Well I sure am.  The older I get, the weaker my wrists seem to get.  Today I tried to open a new jar of marinated mushrooms to go along with my grilled spare ribs.  First I just tried to open it using my hands alone.  Ha!  What was I thinking?

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So I got out my trusty rubber round thing that I got my first year on the road from the Social Security booth at Quartzsite.  No luck there either.  Sad smile  Okay, it was time to pull out my arsenal.

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Next up was this handy dandy little opener that works on most every jar, and it’s adjustable to the jar lid size.  Not today, though.  It failed me.  I really like marinated mushrooms so I was getting worried.  I had one last tool to try…

IMG_7168 …and it worked!  Yahooie!  I believe this antique jar opener was my grandmother’s.  Sometimes in an RV, even a women has multiple tools to accomplish the same thing.  Winking smile  It sure helped with my wristastosis!

I was plagued with two other things today.  One was a definite ‘snake in the grass’, and the other one turned out not to be.  The real snake in the grass came this morning when I got a call from the Wells Fargo Fraud Unit.  It seems there were some questionable charges on my debit card last Friday and this morning, so they were calling to find out what was up.  They approved the charge on Friday, but not the one this morning.  Not sure what the Friday charge was for but it occurred through a billing agency in the UK.  The one that was denied this morning was for an escort service also through the UK.  I may be a solo, but I’m not desperate enough to hire an escort service!! Annoyed

The result is that my card was immediately cancelled, and a new one is on the way.  Steps were also taken so I would not be liable for the Friday charge.  I’m sure glad the Wells Fargo Fraud Unit was on top of things, as it might have been some time before I caught the bogus charges myself.

_MG_7121Remember this pic from a couple of days ago?   One commenter on that post wanted to know what kind of snake it was, so I went in to talk to one of the biologists today to help me identify it since I couldn’t figure it out.  The reason I couldn’t figure it out is that it isn’t a snake at all!  It’s a Slender Glass Lizard.  It didn’t have any legs, so I just assumed it was a snake.  These guys mainly eat bugs.  When I took the pictures I noticed that it didn’t flick out a forked tongue, but it never sunk in why.  So, it was definitely not a snake in the grass…

Thanks for stopping by… talk to you later,  Judy

An interesting, for me, paddle up Bayou Castille

Sunday, 25 March 2012

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Just before noon today, John and Diana and I launched one of the two canoes for our use to take a paddle up Bayou Castille.  John prefaced our trip by stating that it had been many years since he had been in a canoe.  Diana remarked that she was a boater, not a canoeist.  Alrighty then.  Eye rolling smile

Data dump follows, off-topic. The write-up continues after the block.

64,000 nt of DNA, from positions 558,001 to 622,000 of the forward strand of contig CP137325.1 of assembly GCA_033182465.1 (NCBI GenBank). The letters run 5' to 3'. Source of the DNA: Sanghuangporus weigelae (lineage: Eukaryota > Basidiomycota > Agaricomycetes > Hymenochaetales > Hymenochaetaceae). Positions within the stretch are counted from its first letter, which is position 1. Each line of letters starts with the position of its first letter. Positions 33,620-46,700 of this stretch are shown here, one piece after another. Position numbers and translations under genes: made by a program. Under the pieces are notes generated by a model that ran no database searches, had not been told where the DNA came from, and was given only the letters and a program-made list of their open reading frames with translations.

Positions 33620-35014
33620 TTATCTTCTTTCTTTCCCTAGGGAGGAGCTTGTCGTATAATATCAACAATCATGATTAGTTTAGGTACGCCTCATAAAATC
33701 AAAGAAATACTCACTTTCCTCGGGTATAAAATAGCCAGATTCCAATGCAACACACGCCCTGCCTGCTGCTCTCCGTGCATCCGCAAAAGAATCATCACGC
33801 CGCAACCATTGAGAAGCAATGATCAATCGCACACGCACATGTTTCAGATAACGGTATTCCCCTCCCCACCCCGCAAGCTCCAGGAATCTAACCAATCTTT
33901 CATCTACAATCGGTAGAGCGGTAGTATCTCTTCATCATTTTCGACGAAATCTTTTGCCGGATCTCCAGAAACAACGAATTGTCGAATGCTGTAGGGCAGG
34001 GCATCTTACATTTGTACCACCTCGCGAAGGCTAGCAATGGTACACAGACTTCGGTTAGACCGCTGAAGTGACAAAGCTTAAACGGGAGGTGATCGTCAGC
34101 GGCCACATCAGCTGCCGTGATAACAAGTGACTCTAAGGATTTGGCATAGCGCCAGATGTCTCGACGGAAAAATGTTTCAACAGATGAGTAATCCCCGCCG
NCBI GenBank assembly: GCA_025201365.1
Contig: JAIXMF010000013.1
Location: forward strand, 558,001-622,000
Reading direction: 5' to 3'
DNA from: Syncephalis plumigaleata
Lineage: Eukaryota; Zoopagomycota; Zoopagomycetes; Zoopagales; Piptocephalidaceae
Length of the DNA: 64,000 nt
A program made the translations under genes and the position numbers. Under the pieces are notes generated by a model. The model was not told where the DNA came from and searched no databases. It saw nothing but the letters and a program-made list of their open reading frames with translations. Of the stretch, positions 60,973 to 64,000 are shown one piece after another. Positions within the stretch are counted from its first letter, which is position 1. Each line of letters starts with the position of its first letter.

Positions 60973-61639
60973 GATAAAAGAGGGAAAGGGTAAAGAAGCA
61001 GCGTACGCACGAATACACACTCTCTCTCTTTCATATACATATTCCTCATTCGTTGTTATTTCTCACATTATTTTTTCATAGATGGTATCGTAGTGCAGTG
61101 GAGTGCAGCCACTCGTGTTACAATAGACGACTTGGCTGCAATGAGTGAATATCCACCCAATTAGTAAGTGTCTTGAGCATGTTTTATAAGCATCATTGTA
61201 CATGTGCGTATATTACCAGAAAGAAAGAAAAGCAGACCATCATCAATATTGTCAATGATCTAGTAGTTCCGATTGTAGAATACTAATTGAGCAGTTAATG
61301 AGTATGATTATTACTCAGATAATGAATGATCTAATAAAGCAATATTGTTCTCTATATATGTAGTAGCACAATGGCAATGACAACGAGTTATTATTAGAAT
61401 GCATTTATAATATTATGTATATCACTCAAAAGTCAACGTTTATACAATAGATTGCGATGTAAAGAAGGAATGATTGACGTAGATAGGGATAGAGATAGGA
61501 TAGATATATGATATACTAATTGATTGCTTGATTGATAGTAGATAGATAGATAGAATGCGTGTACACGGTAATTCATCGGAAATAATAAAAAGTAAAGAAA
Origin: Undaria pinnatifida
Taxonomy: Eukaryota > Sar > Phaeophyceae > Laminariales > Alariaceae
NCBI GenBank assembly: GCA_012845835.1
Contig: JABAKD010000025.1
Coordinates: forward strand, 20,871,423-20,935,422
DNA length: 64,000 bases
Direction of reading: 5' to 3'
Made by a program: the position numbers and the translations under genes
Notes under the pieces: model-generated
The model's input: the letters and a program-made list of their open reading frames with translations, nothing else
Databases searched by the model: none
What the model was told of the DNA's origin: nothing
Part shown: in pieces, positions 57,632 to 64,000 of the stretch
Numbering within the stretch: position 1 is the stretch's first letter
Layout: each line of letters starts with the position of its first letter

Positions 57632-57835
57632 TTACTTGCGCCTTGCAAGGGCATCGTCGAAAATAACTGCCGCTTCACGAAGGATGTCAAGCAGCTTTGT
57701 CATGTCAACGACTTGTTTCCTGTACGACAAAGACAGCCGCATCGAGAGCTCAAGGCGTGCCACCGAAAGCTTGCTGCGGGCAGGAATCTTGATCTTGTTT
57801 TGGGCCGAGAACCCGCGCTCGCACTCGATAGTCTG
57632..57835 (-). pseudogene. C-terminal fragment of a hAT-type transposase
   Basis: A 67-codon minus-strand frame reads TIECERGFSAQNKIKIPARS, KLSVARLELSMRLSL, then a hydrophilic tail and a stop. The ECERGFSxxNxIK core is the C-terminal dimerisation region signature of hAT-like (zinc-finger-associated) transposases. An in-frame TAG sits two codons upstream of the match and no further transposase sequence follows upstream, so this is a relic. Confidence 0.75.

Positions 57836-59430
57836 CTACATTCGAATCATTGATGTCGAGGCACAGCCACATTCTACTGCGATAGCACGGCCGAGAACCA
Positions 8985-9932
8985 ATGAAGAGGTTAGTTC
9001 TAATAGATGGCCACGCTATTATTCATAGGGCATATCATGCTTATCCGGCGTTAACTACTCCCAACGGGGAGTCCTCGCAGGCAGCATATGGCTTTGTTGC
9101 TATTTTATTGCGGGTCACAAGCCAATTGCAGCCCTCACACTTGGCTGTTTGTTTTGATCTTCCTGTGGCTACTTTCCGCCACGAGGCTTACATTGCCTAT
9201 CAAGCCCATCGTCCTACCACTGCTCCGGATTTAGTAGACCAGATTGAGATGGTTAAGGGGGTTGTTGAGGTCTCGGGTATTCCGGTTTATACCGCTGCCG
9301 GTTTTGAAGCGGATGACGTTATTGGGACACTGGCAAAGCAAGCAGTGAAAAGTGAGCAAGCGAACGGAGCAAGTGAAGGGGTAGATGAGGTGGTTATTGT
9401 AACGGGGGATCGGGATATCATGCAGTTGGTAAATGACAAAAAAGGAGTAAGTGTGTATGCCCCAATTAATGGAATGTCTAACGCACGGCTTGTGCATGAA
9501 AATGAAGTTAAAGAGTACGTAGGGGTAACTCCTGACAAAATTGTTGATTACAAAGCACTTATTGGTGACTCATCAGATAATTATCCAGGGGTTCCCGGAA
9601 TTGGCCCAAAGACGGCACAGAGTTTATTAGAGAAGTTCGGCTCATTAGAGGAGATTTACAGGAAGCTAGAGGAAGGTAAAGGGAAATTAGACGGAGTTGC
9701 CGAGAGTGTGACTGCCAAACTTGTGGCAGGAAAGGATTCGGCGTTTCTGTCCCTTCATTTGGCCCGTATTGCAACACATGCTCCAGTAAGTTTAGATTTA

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We got ourselves out into the bayou.  It’s been over forty years since I’ve been paddling in the front of the canoe; I’m usually in the stern and doing the steering.  It was a bit unsettling for me.  (On second thought, it was a lot unsettling for me)  I could just imagine us tipping over as the canoe seemed to be rocking back and forth too much for my comfort. 

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I had my life vest on and the bayou is not very deep, but I was most concerned about ruining my camera.  It took me a while to settle down.

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In our journey, we did come upon an active Osprey nest.  The nest was perched in the tallest tree along the bayou.  If you really scrutinize the picture on the right, you can see the adult taking off from the nest as we tried to silently approach.

John did a fine job of steering us for our paddle, but I think in the future I’ll be more comfortable in the stern.  I may even inflate my kayak so I can take a more leisurely paddle on my own down the back inlets of the bayou for picture taking opportunities.  I guess I’m a more slow and steady wins the race kind of person that prefers to investigate small nooks and crannies rather than cover greater distances.

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It was a glorious day to be out on the bayou, and I was surprised at the beautiful homes we saw bordering the water as we made our way north.

I’d like to give a little update on yesterday’s post.  It garnered some very interesting comments.  Yes, I do remember the Grit Newspaper from my time in upstate New York, and I didn’t know that GRITS stood for Girls Raised In The South.  Surprised smile  I’ll be sure to give grits another try, but I really feel it needs additional ingredients to make it pleasant to eat.

On the squirrel front, today I just stuck my hand outside the window in the shape of a gun and shouted ‘Pit-chew’ loudly like a shot from a gun.  It seemed to have the same effect on the squirrels and Emma as the actual pellet gun does.  Go figure… (of course that could be due to the bee-bee gun that is being used nearby)

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As far as the spreadsheet of all of my expenses is concerned, I’ve decided to not log everything into the spreadsheet.  Instead, I’ll be keeping all receipts in a bag for a month or two to see if I can wean myself off of the dreaded recording bit.  I will be on guard for ‘creep’, however…

Thanks for stopping by… talk to you later,  Judy